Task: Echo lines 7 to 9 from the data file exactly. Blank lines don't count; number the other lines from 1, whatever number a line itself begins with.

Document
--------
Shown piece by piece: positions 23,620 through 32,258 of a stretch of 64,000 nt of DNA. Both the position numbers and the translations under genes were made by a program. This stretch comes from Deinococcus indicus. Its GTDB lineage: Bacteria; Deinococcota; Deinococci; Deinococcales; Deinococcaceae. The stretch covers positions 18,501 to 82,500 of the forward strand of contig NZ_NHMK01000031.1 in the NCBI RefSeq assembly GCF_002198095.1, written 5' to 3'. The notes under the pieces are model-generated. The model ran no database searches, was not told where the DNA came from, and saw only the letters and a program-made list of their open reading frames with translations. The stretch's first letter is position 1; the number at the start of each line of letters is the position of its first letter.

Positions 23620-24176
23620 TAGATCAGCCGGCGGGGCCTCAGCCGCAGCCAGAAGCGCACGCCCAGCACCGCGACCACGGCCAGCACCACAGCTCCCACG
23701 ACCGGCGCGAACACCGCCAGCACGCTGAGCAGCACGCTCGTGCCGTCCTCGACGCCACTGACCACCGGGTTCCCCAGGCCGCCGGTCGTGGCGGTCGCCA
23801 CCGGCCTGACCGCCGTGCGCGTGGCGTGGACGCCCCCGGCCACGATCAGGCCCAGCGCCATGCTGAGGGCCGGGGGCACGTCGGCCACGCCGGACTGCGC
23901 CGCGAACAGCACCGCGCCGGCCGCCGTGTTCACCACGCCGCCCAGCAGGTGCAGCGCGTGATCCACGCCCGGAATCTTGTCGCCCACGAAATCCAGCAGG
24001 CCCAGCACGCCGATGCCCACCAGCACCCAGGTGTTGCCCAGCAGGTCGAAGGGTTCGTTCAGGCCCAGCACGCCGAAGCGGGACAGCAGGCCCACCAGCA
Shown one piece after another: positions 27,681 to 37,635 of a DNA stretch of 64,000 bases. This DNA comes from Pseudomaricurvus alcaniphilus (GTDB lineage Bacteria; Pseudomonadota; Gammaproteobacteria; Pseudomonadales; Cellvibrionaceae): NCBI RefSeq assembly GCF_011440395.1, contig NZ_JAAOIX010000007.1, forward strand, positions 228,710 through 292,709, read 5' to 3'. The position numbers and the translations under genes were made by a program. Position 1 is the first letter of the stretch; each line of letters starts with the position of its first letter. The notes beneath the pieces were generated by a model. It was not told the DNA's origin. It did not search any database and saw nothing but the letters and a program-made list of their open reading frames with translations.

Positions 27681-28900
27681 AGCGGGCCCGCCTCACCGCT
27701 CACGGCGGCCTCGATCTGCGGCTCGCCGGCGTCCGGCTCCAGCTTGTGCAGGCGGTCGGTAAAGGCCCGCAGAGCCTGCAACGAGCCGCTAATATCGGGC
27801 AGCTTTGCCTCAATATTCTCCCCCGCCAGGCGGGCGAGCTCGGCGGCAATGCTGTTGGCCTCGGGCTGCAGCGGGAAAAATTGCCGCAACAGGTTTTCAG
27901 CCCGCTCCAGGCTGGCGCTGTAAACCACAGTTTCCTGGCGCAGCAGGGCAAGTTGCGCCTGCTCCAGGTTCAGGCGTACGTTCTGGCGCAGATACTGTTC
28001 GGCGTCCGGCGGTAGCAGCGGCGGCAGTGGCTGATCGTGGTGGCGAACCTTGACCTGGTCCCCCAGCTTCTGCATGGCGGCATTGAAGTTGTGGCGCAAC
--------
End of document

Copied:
24001 CCCAGCACGCCGATGCCCACCAGCACCCAGGTGTTGCCCAGCAGGTCGAAGGGTTCGTTCAGGCCCAGCACGCCGAAGCGGGACAGCAGGCCCACCAGCA
Shown one piece after another: positions 27,681 to 37,635 of a DNA stretch of 64,000 bases. This DNA comes from Pseudomaricurvus alcaniphilus (GTDB lineage Bacteria; Pseudomonadota; Gammaproteobacteria; Pseudomonadales; Cellvibrionaceae): NCBI RefSeq assembly GCF_011440395.1, contig NZ_JAAOIX010000007.1, forward strand, positions 228,710 through 292,709, read 5' to 3'. The position numbers and the translations under genes were made by a program. Position 1 is the first letter of the stretch; each line of letters starts with the position of its first letter. The notes beneath the pieces were generated by a model. It was not told the DNA's origin. It did not search any database and saw nothing but the letters and a program-made list of their open reading frames with translations.

Positions 27681-28900